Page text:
Proof. Since it is known that the matrix domain of a normed sequence space has a basis if and only if has a basis whenever is a triangle [16, Remark 2.4] and the space has no Schauder basis by [7, Corollary 3.3], we have that has no Schauder basis. Since the set has no basis in Lemma 1, has no Schauder basis.

Theorem 3. The following statements hold.(i)The sets and are linear spaces with the coordinatewise addition and scalar multiplication which are -spaces with the norm(ii)The set is a linear space with the coordinatewise addition and scalar multiplication which is a -space with the norm

Proof. Since the second part can be similarly proved, we only focus on the first part. Since the sequence spaces and endowed with the norm are -spaces (see [1, Example (b)]) and the matrix is normal, Theorem of Wilansky [17, p.61] gives the fact that the spaces and are -spaces with the norm in (11).

Now, we may give the following theorem concerning the isomorphism between our spaces and the sets , , and .

Theorem 4. The sequence spaces , , and are linearly isomorphic to the sequence spaces , , and , respectively; that is, , , and .

Proof. To prove the fact that , we should show the existence of a linear bijection between the spaces and . Consider the transformation defined with the notation of (2) from to by . The linearity of is clear. Further, it is clear that whenever , and hence, is injective.
Let , and define the sequence by whence which implies that . As a result, is surjective. Hence, is a linear bijection which implies that the spaces and are linearly isomorphic, as desired. Similarly, the isomorphisms and can be proved.

Theorem 5. The inclusion strictly holds.

Proof. Let . Since , . Because is regular for , . Therefore, since , we see that . So we have that the inclusion holds. Further, consider the sequence defined by . Then, since , . One can easily see that . Thus, , and this completes the proof.

Theorem 6. The sequence spaces and overlap, but neither of them contains the other.

Proof. Let us consider the sequence defined by for all . Then, since , . It is clear that . This means that the sequence spaces and are not disjoint. Now, we show that the sequence space and do not include each other. Let us consider the sequence defined as in proof of Theorem 5 above and where the blocks of 0’s are increasing by factors of and the blocks of ’s are increasing by factors of . Then, since , , but . Therefore, . Also, the sequence since where the blocks of 0’s are increasing by factors of and the blocks of 1’s are increasing by factors of , but is bounded. This means that . Hence, the sequence spaces and overlap, but neither of them contains the other. This completes the proof.

Theorem 7. Let the spaces , , and be given. Then, (i) strictly hold;(ii) strictly hold.

Proof. (i) Let which means that . Since , . This implies that . Thus, we have .
Now, we show that this inclusion is strict. Let us consider the sequence defined as in proof of Theorem 6 for all . Consider the following: which means that ; that is to say, the inclusion is strict.(ii) Let which means that . Since , . This implies that . Thus, we have . Furthermore, let us consider the sequence defined as in proof of Theorem 5 for all . Then, since , . This completes the proof.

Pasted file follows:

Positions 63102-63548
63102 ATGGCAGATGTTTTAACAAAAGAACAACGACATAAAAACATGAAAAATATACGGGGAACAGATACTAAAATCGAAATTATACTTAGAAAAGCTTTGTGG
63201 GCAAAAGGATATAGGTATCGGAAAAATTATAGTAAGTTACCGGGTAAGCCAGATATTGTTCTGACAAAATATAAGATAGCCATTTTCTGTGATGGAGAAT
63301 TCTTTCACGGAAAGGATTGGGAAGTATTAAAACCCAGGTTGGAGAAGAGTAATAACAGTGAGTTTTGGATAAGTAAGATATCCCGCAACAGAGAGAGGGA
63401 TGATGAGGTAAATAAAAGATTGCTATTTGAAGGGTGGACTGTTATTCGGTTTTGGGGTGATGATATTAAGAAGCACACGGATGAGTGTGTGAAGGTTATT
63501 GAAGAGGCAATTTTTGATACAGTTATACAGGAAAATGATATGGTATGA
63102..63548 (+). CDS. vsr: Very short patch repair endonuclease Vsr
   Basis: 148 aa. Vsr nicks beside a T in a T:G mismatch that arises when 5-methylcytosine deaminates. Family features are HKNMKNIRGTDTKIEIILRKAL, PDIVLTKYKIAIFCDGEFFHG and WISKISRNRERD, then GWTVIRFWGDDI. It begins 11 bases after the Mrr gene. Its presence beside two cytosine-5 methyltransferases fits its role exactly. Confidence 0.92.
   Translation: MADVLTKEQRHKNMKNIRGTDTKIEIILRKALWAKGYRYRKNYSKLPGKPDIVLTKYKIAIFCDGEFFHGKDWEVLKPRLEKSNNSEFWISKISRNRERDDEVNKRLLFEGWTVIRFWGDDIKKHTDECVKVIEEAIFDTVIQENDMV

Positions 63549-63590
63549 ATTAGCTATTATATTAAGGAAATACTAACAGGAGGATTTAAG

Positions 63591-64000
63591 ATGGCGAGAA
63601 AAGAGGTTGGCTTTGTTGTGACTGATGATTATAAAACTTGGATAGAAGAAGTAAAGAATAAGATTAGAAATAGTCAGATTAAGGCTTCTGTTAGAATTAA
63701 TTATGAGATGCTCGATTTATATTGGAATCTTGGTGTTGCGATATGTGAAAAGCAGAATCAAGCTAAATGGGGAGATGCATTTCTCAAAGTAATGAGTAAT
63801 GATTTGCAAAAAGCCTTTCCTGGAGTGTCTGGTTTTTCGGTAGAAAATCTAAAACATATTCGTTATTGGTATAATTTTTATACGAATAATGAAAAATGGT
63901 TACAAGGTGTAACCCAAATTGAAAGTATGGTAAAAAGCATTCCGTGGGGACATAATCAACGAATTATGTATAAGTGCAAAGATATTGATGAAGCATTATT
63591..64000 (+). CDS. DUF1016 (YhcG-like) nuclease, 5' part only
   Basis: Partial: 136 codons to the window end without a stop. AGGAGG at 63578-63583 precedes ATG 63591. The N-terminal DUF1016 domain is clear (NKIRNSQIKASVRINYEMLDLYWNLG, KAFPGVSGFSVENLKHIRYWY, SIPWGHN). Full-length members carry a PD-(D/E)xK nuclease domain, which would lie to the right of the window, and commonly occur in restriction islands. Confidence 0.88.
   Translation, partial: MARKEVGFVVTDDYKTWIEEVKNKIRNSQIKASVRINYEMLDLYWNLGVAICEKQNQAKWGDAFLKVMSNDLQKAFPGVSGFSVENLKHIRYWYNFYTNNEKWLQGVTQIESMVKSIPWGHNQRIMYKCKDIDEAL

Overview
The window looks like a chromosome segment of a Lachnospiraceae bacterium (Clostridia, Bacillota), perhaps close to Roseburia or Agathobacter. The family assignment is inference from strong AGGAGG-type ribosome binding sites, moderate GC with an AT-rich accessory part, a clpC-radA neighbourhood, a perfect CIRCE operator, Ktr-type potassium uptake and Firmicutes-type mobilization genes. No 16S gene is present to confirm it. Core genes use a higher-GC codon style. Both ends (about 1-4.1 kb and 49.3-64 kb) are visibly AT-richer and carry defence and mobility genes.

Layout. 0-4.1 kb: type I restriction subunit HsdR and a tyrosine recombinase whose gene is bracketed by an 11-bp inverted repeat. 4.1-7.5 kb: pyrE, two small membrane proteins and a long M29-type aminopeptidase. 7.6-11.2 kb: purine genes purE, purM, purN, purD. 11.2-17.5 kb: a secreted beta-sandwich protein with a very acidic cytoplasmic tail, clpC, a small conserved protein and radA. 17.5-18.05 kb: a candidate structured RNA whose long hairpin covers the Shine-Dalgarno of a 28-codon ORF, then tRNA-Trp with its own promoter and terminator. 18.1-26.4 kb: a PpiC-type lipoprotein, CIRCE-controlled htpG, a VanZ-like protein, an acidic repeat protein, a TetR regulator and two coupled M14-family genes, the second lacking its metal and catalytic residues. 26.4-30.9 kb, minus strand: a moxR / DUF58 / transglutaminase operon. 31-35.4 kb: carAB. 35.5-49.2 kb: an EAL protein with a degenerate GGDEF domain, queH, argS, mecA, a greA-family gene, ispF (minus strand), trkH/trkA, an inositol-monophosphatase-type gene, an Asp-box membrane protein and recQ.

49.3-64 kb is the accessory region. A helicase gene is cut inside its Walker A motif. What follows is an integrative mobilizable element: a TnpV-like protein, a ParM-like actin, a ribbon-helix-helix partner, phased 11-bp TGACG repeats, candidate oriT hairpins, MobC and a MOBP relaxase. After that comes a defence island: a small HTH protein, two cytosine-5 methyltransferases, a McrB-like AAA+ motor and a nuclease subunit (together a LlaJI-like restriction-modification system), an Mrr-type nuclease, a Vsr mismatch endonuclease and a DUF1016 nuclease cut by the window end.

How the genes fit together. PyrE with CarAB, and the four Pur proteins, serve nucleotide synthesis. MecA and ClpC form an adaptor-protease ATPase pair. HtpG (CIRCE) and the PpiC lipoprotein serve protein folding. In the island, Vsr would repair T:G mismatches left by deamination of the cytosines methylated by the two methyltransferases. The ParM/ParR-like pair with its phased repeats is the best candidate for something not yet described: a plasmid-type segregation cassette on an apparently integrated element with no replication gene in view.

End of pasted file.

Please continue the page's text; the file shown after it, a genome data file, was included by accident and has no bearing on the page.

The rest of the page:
3. Certain Matrix Mappings on the Sets , and Some Duals

In this section, we will characterize some matrix transformations between the spaces of almost convergent sequence and almost convergent series in addition to paranormed and classical sequence spaces after giving - and -duals of the spaces and . We start with the definition of the beta- and gamma-duals.

If and are sequences and and are subsets of , then we write , and for the multiplier space of and . One can easily observe for a sequence space with and that inclusions and hold, respectively. The --, and -duals of a sequence space, which are, respectively, denoted by , and , are defined by It is obvious that . Also, it can easily be seen that the inclusions , , and hold whenever .

Lemma 8 (see [18]). if and only if

Lemma 9 (see [18]). if and only if (18) holds and there are such that

Theorem 10. Define the sets and by where for all . Then .

Proof. Take any sequence , and consider the following equality: where is for all . Thus, we deduce from (23) that whenever if and only if whenever where is defined in (24). Therefore, with the help of Lemma 8,  .

Theorem 11. The -dual of the space is the intersection of the sets where for all . Then, .

Proof. Let us take any sequence . By (23), whenever if and only if whenever . It is obvious that the columns of that matrix in where defined in (24), we derive the consequence by Lemma 9 that .

Theorem 12. The -dual of the space is the intersection of the sets In other words, we have .

Proof. We obtain from (23) that whenever if and only if whenever , where is defined in (24). Therefore, by Lemma 19(viii), .

Theorem 13. Define the set by Then, .

Proof. This may be obtained in the same way as mentioned in the proof of Theorem 12 with Lemma 19(viii) instead of Lemma 19(vii). So we omit details.

For the sake of brevity, the following notations will be used: for all . Assume that the infinite matrices and map the sequences and which are connected with relation (10) to the sequences and , respectively; that is, One can easily conclude here that the method is directly applied to the terms of the sequence , while the method is applied to the -transform of the sequence . So the methods and are essentially different.